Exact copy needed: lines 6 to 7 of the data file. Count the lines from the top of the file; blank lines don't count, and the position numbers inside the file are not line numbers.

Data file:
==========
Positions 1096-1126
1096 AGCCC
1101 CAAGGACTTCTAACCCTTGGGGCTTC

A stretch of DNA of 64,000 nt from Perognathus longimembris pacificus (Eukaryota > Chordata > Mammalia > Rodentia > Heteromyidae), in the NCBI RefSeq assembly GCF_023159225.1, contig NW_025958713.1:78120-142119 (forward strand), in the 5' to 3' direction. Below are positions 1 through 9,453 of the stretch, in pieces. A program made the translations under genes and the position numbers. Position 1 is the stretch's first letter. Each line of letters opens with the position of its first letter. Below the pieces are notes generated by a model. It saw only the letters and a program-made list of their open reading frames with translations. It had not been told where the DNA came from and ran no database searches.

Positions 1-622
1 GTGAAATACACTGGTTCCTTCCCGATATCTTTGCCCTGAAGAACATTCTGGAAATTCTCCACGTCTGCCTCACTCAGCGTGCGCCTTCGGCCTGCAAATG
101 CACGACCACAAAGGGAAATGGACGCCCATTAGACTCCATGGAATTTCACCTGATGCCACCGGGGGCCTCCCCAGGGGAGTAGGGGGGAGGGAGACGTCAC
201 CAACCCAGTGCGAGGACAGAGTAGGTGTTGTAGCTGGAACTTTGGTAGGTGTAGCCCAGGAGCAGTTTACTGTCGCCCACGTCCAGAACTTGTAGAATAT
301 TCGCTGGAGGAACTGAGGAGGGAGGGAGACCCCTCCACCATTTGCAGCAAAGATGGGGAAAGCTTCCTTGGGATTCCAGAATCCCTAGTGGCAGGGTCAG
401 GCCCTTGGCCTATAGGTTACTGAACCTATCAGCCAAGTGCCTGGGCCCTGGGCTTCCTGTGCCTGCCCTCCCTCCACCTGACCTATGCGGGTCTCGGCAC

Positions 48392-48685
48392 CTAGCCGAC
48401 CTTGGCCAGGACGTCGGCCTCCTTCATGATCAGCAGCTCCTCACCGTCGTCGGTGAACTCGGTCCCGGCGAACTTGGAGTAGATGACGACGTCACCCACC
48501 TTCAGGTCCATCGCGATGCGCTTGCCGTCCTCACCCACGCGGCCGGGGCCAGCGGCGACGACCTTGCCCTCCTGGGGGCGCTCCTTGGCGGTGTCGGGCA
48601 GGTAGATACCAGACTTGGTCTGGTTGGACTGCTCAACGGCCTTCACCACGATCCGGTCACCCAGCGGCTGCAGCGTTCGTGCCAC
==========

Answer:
1 GTGAAATACACTGGTTCCTTCCCGATATCTTTGCCCTGAAGAACATTCTGGAAATTCTCCACGTCTGCCTCACTCAGCGTGCGCCTTCGGCCTGCAAATG
101 CACGACCACAAAGGGAAATGGACGCCCATTAGACTCCATGGAATTTCACCTGATGCCACCGGGGGCCTCCCCAGGGGAGTAGGGGGGAGGGAGACGTCAC